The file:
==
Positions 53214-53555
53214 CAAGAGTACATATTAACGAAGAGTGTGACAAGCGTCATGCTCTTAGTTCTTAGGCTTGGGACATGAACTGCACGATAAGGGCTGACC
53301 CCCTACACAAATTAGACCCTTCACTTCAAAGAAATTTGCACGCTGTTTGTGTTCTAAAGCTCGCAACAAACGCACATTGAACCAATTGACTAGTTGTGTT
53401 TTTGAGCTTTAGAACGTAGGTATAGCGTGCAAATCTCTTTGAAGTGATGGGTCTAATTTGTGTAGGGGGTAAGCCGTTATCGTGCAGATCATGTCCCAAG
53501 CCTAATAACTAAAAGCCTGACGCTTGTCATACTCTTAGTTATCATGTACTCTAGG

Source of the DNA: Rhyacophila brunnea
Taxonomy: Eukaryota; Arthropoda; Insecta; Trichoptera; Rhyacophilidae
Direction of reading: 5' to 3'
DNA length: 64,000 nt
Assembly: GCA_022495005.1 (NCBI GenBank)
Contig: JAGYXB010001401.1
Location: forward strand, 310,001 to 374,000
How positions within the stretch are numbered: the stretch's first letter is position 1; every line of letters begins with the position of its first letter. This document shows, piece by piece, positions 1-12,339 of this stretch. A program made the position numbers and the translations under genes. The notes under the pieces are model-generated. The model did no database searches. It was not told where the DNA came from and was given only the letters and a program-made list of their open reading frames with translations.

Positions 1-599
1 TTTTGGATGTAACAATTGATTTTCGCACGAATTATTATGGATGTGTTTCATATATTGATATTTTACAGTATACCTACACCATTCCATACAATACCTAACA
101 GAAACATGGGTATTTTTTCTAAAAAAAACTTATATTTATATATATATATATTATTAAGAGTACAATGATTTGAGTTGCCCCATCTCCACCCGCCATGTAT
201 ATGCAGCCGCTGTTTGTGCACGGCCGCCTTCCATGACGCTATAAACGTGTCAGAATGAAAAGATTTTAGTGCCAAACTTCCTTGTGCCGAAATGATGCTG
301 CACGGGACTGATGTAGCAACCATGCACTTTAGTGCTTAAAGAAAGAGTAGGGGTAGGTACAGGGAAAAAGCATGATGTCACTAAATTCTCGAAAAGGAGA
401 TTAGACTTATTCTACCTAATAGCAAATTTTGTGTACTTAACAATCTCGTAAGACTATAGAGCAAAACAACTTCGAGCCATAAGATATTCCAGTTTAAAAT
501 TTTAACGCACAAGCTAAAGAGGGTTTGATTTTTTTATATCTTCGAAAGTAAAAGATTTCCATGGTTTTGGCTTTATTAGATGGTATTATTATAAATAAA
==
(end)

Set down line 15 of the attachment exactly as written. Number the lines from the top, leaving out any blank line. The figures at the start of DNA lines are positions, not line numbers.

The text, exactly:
1 TTTTGGATGTAACAATTGATTTTCGCACGAATTATTATGGATGTGTTTCATATATTGATATTTTACAGTATACCTACACCATTCCATACAATACCTAACA